I don’t want to tamp down a good technical debate but I will add that we’re not going to look for OS color values/themes. It’s not worth the dealing with the support problems that would entail on multiple platforms just to get a high contrast interface.
@WillAdams, your comments (for which I thank you) did raise a question in my mind, related to my mention of the apparent dithering.
It seems that font smoothing/diithering is a setting that can be enabled or disabled in Windows: http://www.thewindowsclub.com/disable-font-smoothing-windows
I will need to wait until I’m home later to discover whether this extends to application windows, or is just OS as the other interface tweaking is…
I LOVE the new interfaces!
I’m finding that in 1 out of 5 times when I start up and click on connect I get a crash. This is on a Mac Pro running 10.11.3.
Tool kits which don’t use native OS widgets and which do not honour settings which the user has gone to the effort to make, annoy me.
Such fragmentation is an active dis-service to the user, and the reason why we don’t have nice things such as resolution-independent interfaces which just work.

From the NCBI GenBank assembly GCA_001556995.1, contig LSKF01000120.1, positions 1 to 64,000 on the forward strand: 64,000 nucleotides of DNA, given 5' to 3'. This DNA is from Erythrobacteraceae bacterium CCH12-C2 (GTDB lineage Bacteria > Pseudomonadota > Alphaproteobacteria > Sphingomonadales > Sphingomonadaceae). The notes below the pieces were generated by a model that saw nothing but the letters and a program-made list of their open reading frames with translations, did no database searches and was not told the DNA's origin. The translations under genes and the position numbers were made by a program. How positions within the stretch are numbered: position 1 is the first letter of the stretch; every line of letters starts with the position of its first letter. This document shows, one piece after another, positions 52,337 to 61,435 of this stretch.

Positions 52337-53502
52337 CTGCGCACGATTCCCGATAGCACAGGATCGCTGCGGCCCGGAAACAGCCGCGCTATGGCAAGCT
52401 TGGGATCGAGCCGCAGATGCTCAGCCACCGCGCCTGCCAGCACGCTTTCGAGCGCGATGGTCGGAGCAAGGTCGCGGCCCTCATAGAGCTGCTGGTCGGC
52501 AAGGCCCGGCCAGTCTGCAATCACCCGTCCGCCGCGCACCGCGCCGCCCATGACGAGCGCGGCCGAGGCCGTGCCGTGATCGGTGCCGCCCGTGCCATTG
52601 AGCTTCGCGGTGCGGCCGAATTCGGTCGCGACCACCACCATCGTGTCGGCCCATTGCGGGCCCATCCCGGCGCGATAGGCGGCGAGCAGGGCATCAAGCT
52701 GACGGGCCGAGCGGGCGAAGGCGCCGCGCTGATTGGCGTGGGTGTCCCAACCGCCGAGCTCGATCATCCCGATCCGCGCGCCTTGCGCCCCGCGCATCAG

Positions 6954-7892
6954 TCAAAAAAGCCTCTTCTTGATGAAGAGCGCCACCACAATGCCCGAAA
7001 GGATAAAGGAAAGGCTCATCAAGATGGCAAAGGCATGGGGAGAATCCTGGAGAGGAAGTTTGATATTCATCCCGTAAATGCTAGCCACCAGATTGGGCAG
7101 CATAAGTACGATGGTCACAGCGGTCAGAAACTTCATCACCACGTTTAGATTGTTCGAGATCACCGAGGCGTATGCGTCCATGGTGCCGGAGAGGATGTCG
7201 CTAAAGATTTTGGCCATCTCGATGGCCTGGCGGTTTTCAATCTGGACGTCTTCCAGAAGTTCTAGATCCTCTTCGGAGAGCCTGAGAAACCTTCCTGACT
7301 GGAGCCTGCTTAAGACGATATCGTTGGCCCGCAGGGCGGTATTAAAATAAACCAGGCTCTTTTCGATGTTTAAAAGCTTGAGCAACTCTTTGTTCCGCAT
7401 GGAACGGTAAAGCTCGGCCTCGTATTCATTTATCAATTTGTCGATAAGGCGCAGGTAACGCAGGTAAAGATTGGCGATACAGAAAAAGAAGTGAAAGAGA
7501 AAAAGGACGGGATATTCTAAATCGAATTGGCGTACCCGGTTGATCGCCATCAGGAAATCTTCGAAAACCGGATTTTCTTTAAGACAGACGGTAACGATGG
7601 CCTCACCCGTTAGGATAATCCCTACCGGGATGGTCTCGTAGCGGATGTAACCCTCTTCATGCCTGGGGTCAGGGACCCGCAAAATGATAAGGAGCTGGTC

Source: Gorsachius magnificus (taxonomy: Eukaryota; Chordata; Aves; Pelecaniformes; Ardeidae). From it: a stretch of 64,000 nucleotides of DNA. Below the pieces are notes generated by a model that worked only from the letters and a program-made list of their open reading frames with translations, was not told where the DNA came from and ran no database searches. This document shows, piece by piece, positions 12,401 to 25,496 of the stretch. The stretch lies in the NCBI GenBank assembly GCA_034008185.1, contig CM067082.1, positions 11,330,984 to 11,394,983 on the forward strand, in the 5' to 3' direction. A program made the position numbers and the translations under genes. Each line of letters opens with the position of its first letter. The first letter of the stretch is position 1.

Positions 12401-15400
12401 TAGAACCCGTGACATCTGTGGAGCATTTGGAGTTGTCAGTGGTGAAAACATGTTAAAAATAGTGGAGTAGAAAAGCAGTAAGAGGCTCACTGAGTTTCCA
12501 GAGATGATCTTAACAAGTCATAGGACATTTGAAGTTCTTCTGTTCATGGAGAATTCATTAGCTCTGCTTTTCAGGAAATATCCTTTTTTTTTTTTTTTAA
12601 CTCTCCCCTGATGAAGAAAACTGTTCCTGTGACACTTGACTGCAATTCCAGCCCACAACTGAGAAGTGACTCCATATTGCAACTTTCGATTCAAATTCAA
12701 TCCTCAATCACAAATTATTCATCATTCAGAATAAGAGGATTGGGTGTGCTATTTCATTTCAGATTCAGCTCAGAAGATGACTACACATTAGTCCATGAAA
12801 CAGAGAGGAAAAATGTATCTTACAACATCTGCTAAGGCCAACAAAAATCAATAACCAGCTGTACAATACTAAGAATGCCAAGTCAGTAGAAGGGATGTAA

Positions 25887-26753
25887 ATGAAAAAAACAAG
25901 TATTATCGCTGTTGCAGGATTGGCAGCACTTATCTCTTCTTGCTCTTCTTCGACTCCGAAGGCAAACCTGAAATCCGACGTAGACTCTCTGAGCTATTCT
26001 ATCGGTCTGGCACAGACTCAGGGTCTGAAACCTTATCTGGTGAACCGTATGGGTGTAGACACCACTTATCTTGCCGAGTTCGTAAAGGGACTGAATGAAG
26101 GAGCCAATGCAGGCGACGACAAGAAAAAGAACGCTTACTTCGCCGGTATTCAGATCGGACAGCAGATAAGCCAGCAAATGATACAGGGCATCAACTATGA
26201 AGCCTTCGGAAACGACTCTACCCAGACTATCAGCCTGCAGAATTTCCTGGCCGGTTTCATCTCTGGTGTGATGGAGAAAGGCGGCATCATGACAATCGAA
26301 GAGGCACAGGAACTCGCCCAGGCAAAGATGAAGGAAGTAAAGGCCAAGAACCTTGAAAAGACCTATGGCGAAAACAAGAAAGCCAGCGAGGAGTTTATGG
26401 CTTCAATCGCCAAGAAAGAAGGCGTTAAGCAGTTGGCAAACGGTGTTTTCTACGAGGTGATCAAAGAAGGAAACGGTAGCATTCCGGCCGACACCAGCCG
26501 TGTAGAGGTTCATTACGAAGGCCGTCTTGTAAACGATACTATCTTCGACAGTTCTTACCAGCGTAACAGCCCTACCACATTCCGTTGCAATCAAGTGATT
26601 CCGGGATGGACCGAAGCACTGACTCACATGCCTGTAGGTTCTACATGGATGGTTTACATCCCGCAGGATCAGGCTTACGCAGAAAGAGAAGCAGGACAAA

Next time you’re at a Windows box, customize the interface, including screen DPI, then launch WordPad and see how it respects said settings, then ask yourself how you feel about programmers who don’t adhere to the guidelines which result in such consistency.
While a foolish inconsistency may be the hobgoblin of a little mind, an inconsistency which fails to adhere to published guidelines, and which creates even greater inconsistency represents a conscious choice to fragment a given operating system’s interface, and which interfere w/ the ideal of computers serving as “Bicycles for the Mind”.
It kills me that the high water mark of my computing experience was back when I used an NCR-3125 running PenPoint, cabling up to a NeXT Cube over a serial connection to transfer .rtf and .eps files. Being able to use TeXview.app’s TeX EQ to EPS Service in Virtuoso.app or FrameMaker “just worked” as did everything else on the system. Oh well, at least my NCR is being preserved by the Smithsonian.